Behold the Monster by Jillian Lauren

Posted July 17, 2023 in review Tags: ,

Behold the Monster by Jillian LaurenBehold the Monster: Confronting America's Most Prolific Serial Killer by Jillian Lauren, Michael Connelly

Genres: True Crime
Source: ARC, NetGalley
Also by this author: The Dark Hours
Amazon iBooks Audible

He was sitting right across the table...and he would have killed her if he could. Jillian Lauren had no idea what she was getting into when she wrote her first letter to prolific serial killer Samuel Little. All she knew was her research had led her to believe he was guilty of many more murders than the three for which he had been convicted. While the two exchanged dozens of letters and embarked on hundreds of hours of interviews, Lauren gained the trust of a monster. After maintaining his innocence for decades, Little confessed to the murders of ninety-three women, often drawing his victims in haunting detail as he spoke. How could one man evade justice, manipulating the system for more than four decades? As the FBI, the DOJ, the LAPD, and countless law enforcement officials across the country worked to connect their cold cases with the confessions, Lauren's coverage of the investigations and obsession with Little's victims only escalated.
Lauren delivers the harrowing report of her unusual relationship with a psychopath--but this is more than a deep dive into the actions of Samuel Little. Lauren's riveting and emotional accounts reveal the women who were lost to cold files, giving Little's victims a chance to have their stories heard for the first time.

behold the monsterBehold the Monster is the story of one woman’s interviews with the most prolific serial killer in the modern era. Samuel Little isn’t as well know as names like Gacy or Dahmer, but his murderous life is far worse. Jillian Lauren wrote this book based on interviews she conducted with Little, so you get a peek behind the curtain into her thoughts on what it is like to speak with someone like Little.

As a fan of true crime and a psychologist,  I find the life of killers to be a fascinating tale. Samuel Little fits the mold-horrible childhood, abuse, antisocial personality. While he initially denied the accusations, he eventually confessed to 93 murders while talking to Lauren, knowing the conversations were recorded. He picked women to prey on that were easier to overlook and difficult to determine a motive for-addicts, prostitutes, etc. He made sure to find out if they had people who would come looking for them. Little is very open with Lauren and you get a glimpse-a dark and twisted one-into the mind of a killer. However, you also have to remember that this is coming from the mind of a killer, so you can’t trust everything he says. I think this is where the author could have done more in attempting to verify some of his claims.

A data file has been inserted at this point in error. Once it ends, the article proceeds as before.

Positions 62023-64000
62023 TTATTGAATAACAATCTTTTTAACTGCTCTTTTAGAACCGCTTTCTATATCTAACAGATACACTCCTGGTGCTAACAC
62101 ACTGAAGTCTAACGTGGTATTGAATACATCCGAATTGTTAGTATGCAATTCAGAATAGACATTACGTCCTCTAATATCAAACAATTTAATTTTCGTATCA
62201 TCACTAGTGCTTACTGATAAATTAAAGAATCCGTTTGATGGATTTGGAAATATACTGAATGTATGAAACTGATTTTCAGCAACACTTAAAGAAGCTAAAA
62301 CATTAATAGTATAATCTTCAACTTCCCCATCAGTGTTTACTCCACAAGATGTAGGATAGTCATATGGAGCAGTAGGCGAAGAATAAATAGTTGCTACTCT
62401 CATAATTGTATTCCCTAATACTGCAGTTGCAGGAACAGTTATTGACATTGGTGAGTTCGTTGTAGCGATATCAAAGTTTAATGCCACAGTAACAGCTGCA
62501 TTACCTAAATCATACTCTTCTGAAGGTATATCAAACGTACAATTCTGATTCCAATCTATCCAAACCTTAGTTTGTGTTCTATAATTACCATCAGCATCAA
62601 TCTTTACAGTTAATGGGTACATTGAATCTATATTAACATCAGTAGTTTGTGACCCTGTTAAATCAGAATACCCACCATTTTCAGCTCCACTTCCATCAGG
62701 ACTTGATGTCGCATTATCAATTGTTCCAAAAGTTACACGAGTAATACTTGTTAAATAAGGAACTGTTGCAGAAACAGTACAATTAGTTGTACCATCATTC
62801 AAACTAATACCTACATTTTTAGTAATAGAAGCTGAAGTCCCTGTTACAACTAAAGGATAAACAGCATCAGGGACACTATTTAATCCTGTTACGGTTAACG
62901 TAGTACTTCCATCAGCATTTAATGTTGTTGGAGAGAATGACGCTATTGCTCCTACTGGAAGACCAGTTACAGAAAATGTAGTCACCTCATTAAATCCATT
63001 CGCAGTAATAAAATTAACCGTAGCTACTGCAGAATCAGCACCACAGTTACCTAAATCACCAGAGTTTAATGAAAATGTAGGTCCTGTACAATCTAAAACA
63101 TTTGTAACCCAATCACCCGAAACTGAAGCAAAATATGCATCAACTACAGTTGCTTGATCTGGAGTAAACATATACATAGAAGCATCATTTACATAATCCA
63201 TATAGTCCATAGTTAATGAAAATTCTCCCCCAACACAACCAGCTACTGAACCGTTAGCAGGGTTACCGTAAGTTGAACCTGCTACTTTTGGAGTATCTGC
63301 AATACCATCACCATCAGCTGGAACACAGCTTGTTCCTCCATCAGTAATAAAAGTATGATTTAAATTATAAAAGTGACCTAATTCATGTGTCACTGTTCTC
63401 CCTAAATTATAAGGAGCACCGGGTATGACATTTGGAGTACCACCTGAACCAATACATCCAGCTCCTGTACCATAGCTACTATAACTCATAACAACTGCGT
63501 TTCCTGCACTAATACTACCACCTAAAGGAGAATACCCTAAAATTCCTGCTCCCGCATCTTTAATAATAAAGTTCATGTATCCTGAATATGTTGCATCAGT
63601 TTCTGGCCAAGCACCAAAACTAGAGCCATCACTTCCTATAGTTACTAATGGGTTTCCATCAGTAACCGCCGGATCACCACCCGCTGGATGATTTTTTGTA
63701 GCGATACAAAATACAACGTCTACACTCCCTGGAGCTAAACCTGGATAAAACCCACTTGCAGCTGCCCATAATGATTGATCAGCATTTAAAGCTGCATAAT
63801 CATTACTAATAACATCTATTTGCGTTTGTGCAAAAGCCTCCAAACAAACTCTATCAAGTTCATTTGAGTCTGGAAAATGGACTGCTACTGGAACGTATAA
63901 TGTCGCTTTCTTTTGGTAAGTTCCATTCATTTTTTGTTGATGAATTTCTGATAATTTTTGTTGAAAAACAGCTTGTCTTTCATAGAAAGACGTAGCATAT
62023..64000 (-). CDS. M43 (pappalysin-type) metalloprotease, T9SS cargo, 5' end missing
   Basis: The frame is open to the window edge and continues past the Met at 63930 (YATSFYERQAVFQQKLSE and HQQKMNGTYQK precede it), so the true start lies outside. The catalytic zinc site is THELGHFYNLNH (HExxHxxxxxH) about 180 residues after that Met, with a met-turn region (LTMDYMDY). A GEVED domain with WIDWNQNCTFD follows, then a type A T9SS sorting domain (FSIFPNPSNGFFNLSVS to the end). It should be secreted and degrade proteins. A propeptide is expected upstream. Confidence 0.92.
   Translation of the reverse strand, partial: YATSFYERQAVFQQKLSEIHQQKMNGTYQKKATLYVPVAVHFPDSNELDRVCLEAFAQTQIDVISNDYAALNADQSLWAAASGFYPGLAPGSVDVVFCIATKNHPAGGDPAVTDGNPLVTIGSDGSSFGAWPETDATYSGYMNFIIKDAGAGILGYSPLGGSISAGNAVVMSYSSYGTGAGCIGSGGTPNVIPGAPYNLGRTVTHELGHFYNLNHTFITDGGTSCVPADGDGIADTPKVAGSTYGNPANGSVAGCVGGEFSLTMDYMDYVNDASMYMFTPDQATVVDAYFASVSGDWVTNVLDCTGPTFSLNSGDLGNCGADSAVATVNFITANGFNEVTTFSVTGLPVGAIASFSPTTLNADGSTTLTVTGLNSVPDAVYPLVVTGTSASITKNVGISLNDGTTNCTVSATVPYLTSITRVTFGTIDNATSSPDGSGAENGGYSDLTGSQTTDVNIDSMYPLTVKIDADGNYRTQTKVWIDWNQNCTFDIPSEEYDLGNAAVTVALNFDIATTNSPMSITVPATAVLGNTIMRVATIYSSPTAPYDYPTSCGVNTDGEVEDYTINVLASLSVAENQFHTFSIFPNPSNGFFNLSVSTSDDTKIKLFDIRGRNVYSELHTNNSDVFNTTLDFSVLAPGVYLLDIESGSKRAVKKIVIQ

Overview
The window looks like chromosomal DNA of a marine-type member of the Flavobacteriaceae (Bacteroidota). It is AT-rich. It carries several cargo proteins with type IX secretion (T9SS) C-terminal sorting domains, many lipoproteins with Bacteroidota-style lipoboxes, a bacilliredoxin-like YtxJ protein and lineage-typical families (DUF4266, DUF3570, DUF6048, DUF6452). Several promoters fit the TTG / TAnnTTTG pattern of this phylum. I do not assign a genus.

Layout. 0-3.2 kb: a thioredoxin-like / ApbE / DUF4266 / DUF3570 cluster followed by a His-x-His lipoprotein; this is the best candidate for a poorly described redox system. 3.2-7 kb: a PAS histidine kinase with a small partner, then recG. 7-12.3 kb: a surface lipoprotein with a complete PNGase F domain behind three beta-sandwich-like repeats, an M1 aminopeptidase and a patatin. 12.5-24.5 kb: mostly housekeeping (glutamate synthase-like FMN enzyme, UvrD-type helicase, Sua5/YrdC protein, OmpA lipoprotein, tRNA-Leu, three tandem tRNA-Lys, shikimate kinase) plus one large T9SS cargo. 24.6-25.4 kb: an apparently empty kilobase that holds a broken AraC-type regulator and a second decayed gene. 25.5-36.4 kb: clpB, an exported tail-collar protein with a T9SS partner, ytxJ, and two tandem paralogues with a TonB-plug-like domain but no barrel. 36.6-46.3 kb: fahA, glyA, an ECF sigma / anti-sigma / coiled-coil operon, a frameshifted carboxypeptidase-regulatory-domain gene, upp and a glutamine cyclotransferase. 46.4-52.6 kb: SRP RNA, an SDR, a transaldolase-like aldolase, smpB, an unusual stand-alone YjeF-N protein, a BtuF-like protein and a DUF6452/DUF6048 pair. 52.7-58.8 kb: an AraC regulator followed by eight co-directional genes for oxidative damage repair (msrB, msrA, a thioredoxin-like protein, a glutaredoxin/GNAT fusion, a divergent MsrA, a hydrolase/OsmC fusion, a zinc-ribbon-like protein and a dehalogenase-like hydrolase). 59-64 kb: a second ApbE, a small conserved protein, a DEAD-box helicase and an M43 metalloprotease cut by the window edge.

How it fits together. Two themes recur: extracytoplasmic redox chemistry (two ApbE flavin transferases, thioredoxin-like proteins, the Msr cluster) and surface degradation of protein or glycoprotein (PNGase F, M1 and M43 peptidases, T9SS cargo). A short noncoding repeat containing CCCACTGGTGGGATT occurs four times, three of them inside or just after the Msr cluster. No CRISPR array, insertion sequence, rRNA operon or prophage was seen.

This is not a light read and the entire thing is disturbing, but it is fascinating. I believe that studying people like Samuel Little is crucial in understanding how to keep people safe in the future. It is also an important study for those who want to understand the mind better. My only criticism of the book is that it does make the victims seem “less”. Lauren’s writing sometimes paints them as bad people, when the bad person is their killer. At times, the story feels more like fiction because things are based on inference and “imagining”. I prefer my true crime to be factual all the time.

We Thought We Knew You by M. William Phelps, Killer Triggers by Joe Kenda, or The Dahmer story on Netflix…then you will probably like Behold the Monster!

Behold the Monster

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